Major General David Jemibewon (rtd) like many Nigerians, is not happy with the current state of affairs in the country. The former military governor of Oyo State and former Minister of Police Affairs believes that many things have gone wrong in Nigeria.
However, for him, the situation is not irredeemable if all can join hands to lift the nation. In this interview, he opens up on a lot of national issues.
First of all, let us share your thoughts on the state of affairs in Nigeria with particular focus on the economy.
Truly, the situation is really gloomy. This is because people who used to have, do not have again and people who did not have but were hoping to have, their hopes have even been further dashed. Honestly, I do not know how to describe the situation but the situation could be better.
Do you see the government making enough efforts to get the nation out of the woods?
To be honest with you, I do not know because I am not in possession of information to lead me to the conclusion that the government is not doing the right thing. I am not in government. There are times when people outside misunderstand what the intentions of government are or what they are doing. But the government should try to have the means of informing the public what they are doing. So, to be honest with you, I cannot say that government is not doing the right thing because I do not have sufficient information other than what I read in newspapers. So, from your question, if I make a statement, I should be able to support it with evidence.
From your wealth of experience both as a consummate soldier and former governor and minister, what is your understanding of the killings in Southern Kaduna? Are you not surprised with the sudden upsurge in the spate of violence there at the moment? Is the situation more than meets the eye?
Any violence perpetrated anywhere in the country should be condemned. Nobody has a right to take the life of the other because we did not have a hand in the creation of that person in the first place. No matter how sick a person is, there is still hope he would recover. That is why they say that when there is life, there is hope. When you terminate the life of a human being particularly under a very painful circumstance, it is not right and it is condemnable. I travelled out and when I came back, I started hearing about some of these things. We have so much problem in this country that we should be telling people that taking other people’s lives is not right and it should not happen. We have attained the level of civility and civilisation that this kind of thing should have been a thing of the past. So, that kind of violence, it does not matter where it happens, it is condemnable.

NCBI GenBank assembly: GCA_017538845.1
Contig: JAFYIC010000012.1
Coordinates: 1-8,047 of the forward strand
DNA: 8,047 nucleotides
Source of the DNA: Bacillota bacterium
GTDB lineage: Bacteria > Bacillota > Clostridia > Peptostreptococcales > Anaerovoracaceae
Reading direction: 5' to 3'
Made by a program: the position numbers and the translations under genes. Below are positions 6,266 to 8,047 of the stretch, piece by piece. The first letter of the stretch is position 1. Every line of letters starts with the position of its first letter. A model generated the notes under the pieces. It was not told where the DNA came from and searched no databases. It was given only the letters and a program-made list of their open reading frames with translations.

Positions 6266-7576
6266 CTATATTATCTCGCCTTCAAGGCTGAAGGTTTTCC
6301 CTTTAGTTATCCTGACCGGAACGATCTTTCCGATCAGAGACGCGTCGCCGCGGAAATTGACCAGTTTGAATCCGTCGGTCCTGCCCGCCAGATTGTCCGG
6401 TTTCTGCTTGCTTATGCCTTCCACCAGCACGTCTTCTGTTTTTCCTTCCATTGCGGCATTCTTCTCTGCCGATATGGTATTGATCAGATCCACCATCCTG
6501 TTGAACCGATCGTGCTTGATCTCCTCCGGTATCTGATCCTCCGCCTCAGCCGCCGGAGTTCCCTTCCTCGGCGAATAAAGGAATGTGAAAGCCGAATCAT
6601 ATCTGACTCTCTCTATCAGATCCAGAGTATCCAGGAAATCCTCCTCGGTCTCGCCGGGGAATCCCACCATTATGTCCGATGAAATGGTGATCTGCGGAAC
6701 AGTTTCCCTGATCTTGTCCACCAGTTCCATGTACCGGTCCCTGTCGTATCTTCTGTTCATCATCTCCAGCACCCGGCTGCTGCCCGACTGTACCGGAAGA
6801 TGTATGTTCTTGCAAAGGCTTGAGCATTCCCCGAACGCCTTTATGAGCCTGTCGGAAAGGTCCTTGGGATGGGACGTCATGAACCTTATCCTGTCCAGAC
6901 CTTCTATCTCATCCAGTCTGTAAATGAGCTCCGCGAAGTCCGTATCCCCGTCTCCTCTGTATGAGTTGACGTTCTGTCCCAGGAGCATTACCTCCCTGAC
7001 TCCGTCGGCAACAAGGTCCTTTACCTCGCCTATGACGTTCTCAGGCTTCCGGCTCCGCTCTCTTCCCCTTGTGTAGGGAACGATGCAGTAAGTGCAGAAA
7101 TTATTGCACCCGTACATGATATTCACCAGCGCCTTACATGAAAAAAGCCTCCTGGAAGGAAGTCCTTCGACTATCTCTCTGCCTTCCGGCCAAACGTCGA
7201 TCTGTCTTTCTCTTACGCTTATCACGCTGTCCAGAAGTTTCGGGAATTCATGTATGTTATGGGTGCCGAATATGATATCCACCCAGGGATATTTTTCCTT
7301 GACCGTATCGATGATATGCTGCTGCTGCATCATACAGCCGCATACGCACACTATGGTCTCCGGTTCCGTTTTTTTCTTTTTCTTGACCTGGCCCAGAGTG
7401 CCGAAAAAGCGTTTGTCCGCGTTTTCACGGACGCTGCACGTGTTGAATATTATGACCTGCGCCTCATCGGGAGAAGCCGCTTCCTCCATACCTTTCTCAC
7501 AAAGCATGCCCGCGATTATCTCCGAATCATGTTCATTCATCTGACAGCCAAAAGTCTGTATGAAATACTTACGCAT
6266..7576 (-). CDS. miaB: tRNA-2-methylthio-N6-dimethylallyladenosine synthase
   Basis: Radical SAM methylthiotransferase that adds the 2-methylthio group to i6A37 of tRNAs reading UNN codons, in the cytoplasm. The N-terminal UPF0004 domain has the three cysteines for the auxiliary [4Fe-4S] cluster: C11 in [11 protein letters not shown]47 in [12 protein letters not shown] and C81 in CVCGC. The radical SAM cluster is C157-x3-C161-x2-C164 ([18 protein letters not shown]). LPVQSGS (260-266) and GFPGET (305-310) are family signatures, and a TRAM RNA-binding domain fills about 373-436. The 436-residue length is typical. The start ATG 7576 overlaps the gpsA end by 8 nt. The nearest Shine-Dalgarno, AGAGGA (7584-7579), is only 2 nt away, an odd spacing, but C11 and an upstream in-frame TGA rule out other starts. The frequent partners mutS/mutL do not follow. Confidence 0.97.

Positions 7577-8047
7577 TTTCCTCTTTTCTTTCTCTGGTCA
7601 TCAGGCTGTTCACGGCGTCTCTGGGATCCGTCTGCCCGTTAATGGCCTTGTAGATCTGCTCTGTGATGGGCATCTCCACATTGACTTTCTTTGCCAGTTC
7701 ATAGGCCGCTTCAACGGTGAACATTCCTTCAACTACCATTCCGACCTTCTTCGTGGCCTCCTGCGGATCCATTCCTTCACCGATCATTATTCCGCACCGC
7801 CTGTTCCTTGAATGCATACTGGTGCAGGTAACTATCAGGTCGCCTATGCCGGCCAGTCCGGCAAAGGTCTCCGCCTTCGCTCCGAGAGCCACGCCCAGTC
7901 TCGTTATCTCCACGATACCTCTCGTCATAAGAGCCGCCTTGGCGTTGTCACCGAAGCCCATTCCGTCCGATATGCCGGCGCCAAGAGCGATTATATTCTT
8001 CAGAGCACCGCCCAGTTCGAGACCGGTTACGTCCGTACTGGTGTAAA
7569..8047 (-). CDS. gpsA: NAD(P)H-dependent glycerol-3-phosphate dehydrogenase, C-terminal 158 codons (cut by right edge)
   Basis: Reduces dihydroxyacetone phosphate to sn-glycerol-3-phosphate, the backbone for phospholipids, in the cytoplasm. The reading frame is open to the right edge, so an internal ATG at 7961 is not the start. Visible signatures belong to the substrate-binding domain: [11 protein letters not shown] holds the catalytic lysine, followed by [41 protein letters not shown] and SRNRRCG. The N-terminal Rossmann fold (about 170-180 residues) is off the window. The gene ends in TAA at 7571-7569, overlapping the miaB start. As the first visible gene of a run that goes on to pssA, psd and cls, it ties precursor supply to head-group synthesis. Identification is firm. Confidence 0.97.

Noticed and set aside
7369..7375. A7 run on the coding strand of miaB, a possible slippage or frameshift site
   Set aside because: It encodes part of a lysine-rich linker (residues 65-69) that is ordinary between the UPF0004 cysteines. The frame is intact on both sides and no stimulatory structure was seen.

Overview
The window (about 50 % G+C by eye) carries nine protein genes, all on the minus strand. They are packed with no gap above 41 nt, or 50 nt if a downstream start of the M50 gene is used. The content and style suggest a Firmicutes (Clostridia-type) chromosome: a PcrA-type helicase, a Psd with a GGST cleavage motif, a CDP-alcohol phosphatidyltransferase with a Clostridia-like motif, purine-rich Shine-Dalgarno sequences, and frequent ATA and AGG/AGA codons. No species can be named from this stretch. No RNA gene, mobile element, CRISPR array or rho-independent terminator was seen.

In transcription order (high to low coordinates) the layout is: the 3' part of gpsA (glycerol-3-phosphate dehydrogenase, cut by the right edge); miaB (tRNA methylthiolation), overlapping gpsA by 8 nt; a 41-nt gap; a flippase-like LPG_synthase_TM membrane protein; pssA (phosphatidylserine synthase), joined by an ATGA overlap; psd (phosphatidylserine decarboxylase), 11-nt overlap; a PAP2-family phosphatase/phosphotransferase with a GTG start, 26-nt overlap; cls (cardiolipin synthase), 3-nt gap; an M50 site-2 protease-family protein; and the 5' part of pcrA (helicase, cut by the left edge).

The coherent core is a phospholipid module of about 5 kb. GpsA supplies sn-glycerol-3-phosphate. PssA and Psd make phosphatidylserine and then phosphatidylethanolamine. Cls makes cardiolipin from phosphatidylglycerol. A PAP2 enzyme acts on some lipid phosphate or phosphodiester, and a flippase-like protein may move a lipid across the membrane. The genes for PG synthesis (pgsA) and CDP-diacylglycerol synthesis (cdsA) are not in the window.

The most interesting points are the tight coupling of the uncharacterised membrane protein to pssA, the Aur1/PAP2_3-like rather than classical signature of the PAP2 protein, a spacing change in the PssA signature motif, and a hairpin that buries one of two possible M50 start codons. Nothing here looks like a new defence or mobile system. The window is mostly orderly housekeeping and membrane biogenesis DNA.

Not long ago, the Federal Government came up to say that it has defeated the Boko Haram sect and up till now, we are still suffering from the activities of the insurgents. Do you think that strategically, it was right for government to have declared victory over the sect?
You know that I cannot be a spokesman for government. It depends on the classification of the operation. You consider operation or even crisis in different categories, say A, B and C. You can represent them with green and blue with the red being the highest point of the crises. What it means is that by the time you get to blue, there is peace. If you move the point of success in the crisis to 75 percent, you can say that you have defeated Boko Haram for instance. You may not wait for a situation where you succeed 100 percent before you say you have defeated the enemy. So, maybe it is on the basis of that government came out to say it has defeated Boko Haram. At one time, we all saw the activities committed by Boko Haram but presently, that have reduced and the frequency of the attacks has reduced. Based on that, government can say it has defeated Boko Haram. And in any case, do you expect the government to come out to say we have lost to Boko Haram. You must give hope to the public. You would not want the government to lose hope in the capacity of the authorities to control the situation. Government must find a way to be diplomatic in giving out information on such a sensitive issue. I do not think government is wrong to have said it has defeated Boko Haram because the level of killings, atrocities and the anxiety among the public and so on, have gone down. For the government to have reached the point where it is today, that means the backbone of Boko Haram has been broken. Let us take this for an example. You put traffic wardens on the road, police and other national security agencies because you are trying to reduce road accidents on the road. But even with all those agencies on the road, there is no way you would achieve 100 percent success in checking accidents but you can say yes, we have reasonably controlled the rate of accidents. So, this is the way I can explain the basis upon which government came out to say that it has defeated Boko Haram.
But seriously speaking, why do you think that the Boko Haram scourge has refused to go. When the group came up, not many took them seriously but it seems they have become part of us.
It would go but you know that it is easier to destroy than to build or rebuild. Boko Haram can only go when all of us believe that we can defeat it. What is government and who is government? It is the people and the people must rise up and fight the ills of the society. Boko Haram is one of the ills of the society and we must come together and fight it. We know that there are people in various states who are closest to where it is happening. There are people who are in the periphery of where it is happening. But the soldiers are physically there and the civilians in the affected areas must support the armed forces. And even those of us outside the flash points must give support one way or the other by donations, good wishes and so on. So, it is the responsibility of all of us. We should consider it a national problem than a problem of a particular area. The problem if not addressed would affect all of us.